Saturday, May 14, 2011

Corporations Investing Tax Break Windfall In Politicians

Original Link:

ExxonMobil, Bank of America, General Electric, Chevron and Boeing had combined profits of $77.16 billion in 2010 but paid $0 in federal income taxes, according to a new report from NYC Public Advocate Bill De Blasio, who is outraged that many massive corporations are getting incredible tax breaks while also pouring money into political campaigns. Contributions have soared since the Supreme Court’s Citizens United decision last year, which gave corporations more freedom to spend money on politics. De Blasio's analysis found that these top five recipients of corporate tax breaks avoided paying $5.4 billion$3.7 billion in potential taxes last year. At the same time, they spent a combined $7.86 million in campaign contributions, a 7% jump over their 2008 political spending. But you can't hold it against them, it is their First Amendment right.

"These tax breaks were put in place to promote growth and create jobs, not bankroll the political causes of corporate executives," de Blasio said in a statement. "The unencumbered and anonymous spending in elections let loose by the Citizens United ruling has opened the door for a gross misuse of taxpayer dollars. No company that can afford to spend millions of dollars to influence our elections should be pleading poverty come tax time."

De Blasio is calling on these corporations to verify that no taxpayer dollars will be used on election spending in the future. Last week Exxon Mobil reported a first-quarter profit of $10.7 billion, a 69 percent jump from the year before. In its defense, the company claims it paid $1.6 billion in U.S. income taxes and $8.2 billion in other taxes—pressed on those numbers by the Washington Post, Exxon Mobil officials "said they were counting $6.2 billion in gasoline sales taxes and $2 billion in local property taxes and other duties." The company has a big shareholders meeting on May 25, and de Blasio is urging them to call for a full disclosure of all corporate political spending. Yeah, we're sure they'll get right on that.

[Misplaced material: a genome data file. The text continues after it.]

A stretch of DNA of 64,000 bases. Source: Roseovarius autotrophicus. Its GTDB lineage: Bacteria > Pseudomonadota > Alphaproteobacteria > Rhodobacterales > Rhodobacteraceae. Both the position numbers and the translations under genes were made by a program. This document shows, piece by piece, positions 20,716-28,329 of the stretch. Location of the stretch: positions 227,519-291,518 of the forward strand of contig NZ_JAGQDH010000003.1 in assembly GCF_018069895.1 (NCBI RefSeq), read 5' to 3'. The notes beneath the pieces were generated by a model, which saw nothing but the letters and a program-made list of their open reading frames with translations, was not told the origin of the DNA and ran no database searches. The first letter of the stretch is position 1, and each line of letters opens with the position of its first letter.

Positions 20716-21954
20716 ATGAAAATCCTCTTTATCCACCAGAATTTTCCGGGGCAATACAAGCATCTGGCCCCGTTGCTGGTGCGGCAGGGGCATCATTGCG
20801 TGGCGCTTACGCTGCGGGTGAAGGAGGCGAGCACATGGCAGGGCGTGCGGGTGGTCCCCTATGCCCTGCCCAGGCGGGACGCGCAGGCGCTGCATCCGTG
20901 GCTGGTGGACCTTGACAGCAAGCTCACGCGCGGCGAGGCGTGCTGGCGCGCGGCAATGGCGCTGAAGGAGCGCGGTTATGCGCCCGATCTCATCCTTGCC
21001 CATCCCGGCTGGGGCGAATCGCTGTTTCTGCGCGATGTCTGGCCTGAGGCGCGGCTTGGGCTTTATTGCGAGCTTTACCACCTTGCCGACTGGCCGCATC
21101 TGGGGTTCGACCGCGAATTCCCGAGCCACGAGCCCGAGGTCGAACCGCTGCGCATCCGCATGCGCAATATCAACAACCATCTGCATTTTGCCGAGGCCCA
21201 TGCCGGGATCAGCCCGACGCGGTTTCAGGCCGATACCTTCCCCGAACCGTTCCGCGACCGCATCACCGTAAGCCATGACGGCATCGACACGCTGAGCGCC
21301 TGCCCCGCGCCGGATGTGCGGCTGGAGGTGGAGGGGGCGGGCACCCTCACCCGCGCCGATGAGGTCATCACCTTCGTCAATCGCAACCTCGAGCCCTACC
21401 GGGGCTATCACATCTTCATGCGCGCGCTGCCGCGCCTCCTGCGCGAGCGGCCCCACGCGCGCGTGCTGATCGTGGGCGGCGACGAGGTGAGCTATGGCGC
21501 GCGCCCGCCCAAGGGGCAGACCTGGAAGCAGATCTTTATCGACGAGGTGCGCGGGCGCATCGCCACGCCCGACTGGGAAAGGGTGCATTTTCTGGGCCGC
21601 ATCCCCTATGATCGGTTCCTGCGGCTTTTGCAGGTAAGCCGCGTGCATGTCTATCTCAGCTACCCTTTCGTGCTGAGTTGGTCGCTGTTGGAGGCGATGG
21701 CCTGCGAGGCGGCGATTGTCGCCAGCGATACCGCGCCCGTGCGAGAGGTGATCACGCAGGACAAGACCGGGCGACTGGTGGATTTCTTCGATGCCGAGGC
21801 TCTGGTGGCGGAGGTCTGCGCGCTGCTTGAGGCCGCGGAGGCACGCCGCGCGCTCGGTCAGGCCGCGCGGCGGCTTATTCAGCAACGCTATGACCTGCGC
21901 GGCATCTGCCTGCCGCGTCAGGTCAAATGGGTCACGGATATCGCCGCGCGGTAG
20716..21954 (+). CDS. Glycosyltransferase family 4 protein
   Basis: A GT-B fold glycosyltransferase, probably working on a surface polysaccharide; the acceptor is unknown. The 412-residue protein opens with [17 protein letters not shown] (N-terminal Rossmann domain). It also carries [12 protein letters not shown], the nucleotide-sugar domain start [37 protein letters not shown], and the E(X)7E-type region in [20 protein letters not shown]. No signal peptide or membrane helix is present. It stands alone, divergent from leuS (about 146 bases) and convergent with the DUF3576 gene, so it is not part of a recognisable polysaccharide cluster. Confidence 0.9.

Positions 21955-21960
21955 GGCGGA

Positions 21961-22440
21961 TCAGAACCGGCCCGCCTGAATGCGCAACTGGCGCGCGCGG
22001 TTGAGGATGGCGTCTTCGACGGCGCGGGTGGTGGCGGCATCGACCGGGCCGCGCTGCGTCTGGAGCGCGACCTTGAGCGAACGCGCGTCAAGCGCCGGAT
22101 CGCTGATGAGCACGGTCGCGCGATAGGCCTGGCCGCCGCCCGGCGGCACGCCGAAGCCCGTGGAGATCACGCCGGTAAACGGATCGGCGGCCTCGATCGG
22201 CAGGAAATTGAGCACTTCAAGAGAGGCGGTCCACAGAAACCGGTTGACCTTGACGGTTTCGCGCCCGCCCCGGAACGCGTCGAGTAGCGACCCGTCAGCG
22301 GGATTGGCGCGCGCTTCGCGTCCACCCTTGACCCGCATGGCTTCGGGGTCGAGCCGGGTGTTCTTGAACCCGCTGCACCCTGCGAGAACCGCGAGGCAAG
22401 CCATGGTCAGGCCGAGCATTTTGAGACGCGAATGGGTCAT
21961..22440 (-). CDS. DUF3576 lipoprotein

What's really chilling is that de Blasio's analysis doesn't even take into account the full impact of Citizens United, which now lets companies funnel limitless amounts of money through trade associations and other tax-exempt nonprofits without disclosing this information. De Blasio is calling on them to prohibit their trade association dues from being used for political contributions and electioneering.

In response to all this, Exxon Mobil vice president for public affairs, Kenneth Cohen, told the Post, "We understand that it’s simply too irresistible for many politicians in times of high oil prices and high earnings; they feel they have to demonize our industry." Oh, tut-tut, Cohen, you don't need politicians like de Blasio to demonize your industry—you're doing a fine job on your own.

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